The Scotsman Sessions #110: Kim Allan, Rehanna Macdonald, Ewan Somers and Betty Valencia

Welcome to The Scotsman Sessions. With performing arts activity curtailed for the foreseeable future, we are commissioning a series of short video performances from artists all around the country and releasing them on, with introductions from our critics. Here, Kim Allan, Rehanna Macdonald, Ewan Somers and Betty Valencia revisit the opening scene in Jemima Levick’s 2019 production, for Stellar Quines and Imaginate, of Finegan Kruckemeyer’s play This Girl Laughs, This Girl Cries, This Girl Does Nothing

When Scotland’s woman-led theatre company Stellar Quines came together with children’s theatre organisation Imaginate to create their first ever co-production, in the Spring of 2019, Australian writer Finegan Kruckemeyer’s award-winning play This Girl Laughs, This Girl Cries, This Girl Does Nothing seemed like an obvious choice for the project. First seen in Buenos Aires and Sydney in 2011 - and now also available in book form - it’s not a story for the youngest of children. Yet out of his tale of three triplet sisters abandoned in the forest by their grief-stricken father after their mother dies, Kruckemeyer weaves a powerful 21st century feminist fairytale about how three young women - outwardly identical, but inwardly very different - find their own paths through the vital years between 13 and 33, as adolescence turns to young adulthood, and important life tasks demand to be completed.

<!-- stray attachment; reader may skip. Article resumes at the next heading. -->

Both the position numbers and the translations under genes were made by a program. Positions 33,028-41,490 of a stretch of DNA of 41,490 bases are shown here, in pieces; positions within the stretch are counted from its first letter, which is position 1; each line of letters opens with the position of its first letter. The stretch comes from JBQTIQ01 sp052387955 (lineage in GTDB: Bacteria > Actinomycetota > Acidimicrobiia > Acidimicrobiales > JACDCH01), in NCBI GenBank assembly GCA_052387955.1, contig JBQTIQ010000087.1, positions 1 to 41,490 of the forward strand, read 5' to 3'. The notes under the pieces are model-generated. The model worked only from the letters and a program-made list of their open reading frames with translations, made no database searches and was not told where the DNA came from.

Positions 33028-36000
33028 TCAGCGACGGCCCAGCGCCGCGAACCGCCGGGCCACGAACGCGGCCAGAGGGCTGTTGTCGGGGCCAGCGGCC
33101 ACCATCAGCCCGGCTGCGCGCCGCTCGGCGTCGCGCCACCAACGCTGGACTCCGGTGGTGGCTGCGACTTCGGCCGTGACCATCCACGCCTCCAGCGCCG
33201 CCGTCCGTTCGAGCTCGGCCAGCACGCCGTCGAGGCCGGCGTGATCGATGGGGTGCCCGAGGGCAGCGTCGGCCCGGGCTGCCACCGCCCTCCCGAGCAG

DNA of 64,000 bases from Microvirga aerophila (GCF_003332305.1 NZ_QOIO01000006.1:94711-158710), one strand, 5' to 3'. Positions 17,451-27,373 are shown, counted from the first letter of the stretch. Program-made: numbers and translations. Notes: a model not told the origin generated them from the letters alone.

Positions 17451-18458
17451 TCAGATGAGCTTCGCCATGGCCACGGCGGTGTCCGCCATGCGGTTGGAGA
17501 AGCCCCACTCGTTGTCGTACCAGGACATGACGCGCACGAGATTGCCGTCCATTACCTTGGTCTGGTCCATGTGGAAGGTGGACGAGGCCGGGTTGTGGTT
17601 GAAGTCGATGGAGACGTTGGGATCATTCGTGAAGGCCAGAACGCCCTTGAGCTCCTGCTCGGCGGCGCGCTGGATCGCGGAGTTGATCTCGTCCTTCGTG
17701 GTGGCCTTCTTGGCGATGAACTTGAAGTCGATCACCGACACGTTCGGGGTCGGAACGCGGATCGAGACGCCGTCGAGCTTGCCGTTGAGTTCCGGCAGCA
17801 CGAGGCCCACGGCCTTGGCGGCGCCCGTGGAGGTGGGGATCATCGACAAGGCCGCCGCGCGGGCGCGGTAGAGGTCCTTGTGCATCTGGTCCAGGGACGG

So the oldest travels westward round the world, while the middle sister travels east; and the youngest remains where she is, in the forest where they grew up. It’s not that any of these paths is right or wrong. It’s simply that each girl has to write her own story, and take responsibility for her own fate; and finally, to reach some kind of resolution with the father who could not care for them.

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In Jemima Levick’s production - seen on tour around Scotland and at the 2019 Edinburgh International Children’s Festival - the play was staged on a colourful, playful set by Jean Chan that reminded us how such epic journeys are played out every day in children’s games; it also featured powerful movement sequences by choreographer EJ Boyle. Here, though - stripped back and in lockdown - the full cast of four give us the opening sequence of Kruckemeyer’s eloquent and beautifully written legend for our times; with its vital message that happy endings are often unexpected, and absolutely need not all look the same.

For more on Stellar Quines, visit

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